Response to the Culture White Paper

On the 2nd April I wrote to the Secretary of State for Culture Media and Sport. My letter is printed below.

“Dear Mr Whittingdale

Re: The Culture White Paper

I read the Culture White Paper and I have a number of comments that I trust you will find helpful. Perhaps it might help to explain my background to put my comments in context. I am currently a jazz musician, composer, band leader, record producer, and broadcaster. Until my retirement in May 2014 I was the Director of Jazz Services the national organisation funded by Arts Council England for 29 years. My details can be found at

1 I was disappointed to see that in the list of consultees there was no representation from jazz organisations, folk music organisations or Brass Band England all of whom are funded by Arts Council England. Also from the list of consultees no consultation with the Musicians’ Union or Equity.

2 In 2015 I published a paper on public investment of jazz. I enclosed a revised paper, Public Investment in Jazz.  In summary the paper deals with a number of issues pertinent to the lack of funding of jazz by the funding system and covers the following topics:

  • A level playing field for jazz
  • The paucity of public funding for jazz
  • The lack of a coherent policy for jazz and music in the UK
  • The education sector and the supply of jazz musicians and live music
  • Keep music live

3 To summarise the position as succinctly as possible here is my letter to the Guardian 20th February 2016

Darren Henley’s article, “The ENO must evolve for its own sake” (17.02.16) is disingenuous and highlights the problem with the Arts Council and arts funding; a lack of an art form policy that holds the organisation to account for its funding decisions. Before the last funding round in 2015 the Arts Council conducted a comprehensive review of ENO resulting in a ÂŁ5 million cut in its funding from ÂŁ17 million to ÂŁ12 million, but ENO was offered an inducement of ÂŁ7.6 million to help in the transition of its business plan. In 2015 ENO was awarded National Portfolio Status judged against strict criteria, two of which were an effective business plan and sound governance. Shortly after passing these tests ENO was put into “special measures”. Darren Henley seems to think in this age of harsh austerity two opera houses cheek by jowl in London is fine; this all demonstrates that it is the Arts Council that lacks credible ideas. The Royal Opera House has absorbed vast amounts of lottery and revenue funding and is ripe for privatisation. It is time that the Arts Council is replaced with a leaner, innovative organisation that can deliver a policy for the arts that ensures equitable distribution of public funds across regions and art forms.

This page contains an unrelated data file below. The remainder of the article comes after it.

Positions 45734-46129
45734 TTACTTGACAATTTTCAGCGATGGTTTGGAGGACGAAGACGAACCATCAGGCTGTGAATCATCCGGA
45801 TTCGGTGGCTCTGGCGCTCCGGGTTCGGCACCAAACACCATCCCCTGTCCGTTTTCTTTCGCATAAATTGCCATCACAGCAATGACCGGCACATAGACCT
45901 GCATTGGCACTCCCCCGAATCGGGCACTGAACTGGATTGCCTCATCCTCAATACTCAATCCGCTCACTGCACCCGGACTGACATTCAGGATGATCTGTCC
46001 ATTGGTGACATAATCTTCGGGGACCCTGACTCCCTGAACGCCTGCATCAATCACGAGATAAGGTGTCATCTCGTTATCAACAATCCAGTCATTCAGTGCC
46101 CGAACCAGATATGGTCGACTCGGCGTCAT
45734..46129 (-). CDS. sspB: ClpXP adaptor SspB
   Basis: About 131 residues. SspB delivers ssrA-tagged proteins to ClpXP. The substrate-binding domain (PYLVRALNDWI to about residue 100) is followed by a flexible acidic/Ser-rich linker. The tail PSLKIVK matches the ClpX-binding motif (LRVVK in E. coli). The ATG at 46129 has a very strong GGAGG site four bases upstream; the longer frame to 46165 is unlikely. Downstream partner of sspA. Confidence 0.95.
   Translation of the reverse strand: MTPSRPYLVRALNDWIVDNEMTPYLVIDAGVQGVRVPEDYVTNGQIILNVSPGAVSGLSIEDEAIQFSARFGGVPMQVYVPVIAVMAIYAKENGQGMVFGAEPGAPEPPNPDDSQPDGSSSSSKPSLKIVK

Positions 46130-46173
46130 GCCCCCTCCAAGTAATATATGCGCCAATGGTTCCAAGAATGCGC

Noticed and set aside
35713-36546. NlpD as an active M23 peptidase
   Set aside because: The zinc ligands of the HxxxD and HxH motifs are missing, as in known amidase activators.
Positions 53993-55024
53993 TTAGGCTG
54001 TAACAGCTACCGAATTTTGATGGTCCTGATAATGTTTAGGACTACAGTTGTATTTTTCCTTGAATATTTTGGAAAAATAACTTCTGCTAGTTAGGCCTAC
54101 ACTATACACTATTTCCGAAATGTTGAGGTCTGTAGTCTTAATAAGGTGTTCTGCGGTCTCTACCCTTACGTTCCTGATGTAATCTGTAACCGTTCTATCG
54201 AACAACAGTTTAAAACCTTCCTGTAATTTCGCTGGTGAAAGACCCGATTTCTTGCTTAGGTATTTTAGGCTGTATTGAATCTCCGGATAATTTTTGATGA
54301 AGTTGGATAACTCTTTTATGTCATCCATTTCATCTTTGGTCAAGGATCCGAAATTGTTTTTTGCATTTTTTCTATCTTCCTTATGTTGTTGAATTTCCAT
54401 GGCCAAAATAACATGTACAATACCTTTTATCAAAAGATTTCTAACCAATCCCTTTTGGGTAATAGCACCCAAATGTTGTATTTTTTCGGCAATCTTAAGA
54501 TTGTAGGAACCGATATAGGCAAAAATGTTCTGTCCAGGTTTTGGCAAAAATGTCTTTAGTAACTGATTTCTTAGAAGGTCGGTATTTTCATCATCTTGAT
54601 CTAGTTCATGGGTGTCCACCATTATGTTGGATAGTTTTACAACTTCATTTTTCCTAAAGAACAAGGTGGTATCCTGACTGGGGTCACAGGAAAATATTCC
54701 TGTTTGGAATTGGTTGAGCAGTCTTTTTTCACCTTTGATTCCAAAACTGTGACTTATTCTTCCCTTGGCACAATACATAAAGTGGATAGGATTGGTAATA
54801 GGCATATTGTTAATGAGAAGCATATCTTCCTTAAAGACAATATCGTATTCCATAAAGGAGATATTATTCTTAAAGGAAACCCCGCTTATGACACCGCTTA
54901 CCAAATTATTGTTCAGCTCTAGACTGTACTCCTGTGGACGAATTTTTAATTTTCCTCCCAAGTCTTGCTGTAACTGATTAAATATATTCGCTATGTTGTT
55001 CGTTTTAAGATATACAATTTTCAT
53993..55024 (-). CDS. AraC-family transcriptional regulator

I trust that these points will be take into account and the under representation in terms of public funding for jazz, folk music and brass bands is addressed in any legislation arising from the Culture White Paper.”

Please click on Public Investment in Jazz to read the revised paper

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One Comment

  1. Well said Chris. When I challenged the director of music at The Arts Council about the discrepancy between the scale of funding for Jazz (2%) against that for Opera (57.9%) set against the annual audience for Jazz (over 3 million) and that for opera (under 3 million), her response was of course that they responded to applications rather than alloting percentages of funding.If you already have an 11 million admin budget (Royal Opera House) paid for by the Arts Council , matched against an almost nothing admin budget for the entire jazz constituency now that jazz Services is virtually gone, how can there ever be a fair competition for new funds?Until the body responsible, ie the Arts Council intercedes and responds to the inequality rather than feeding it, the status quo will remain.

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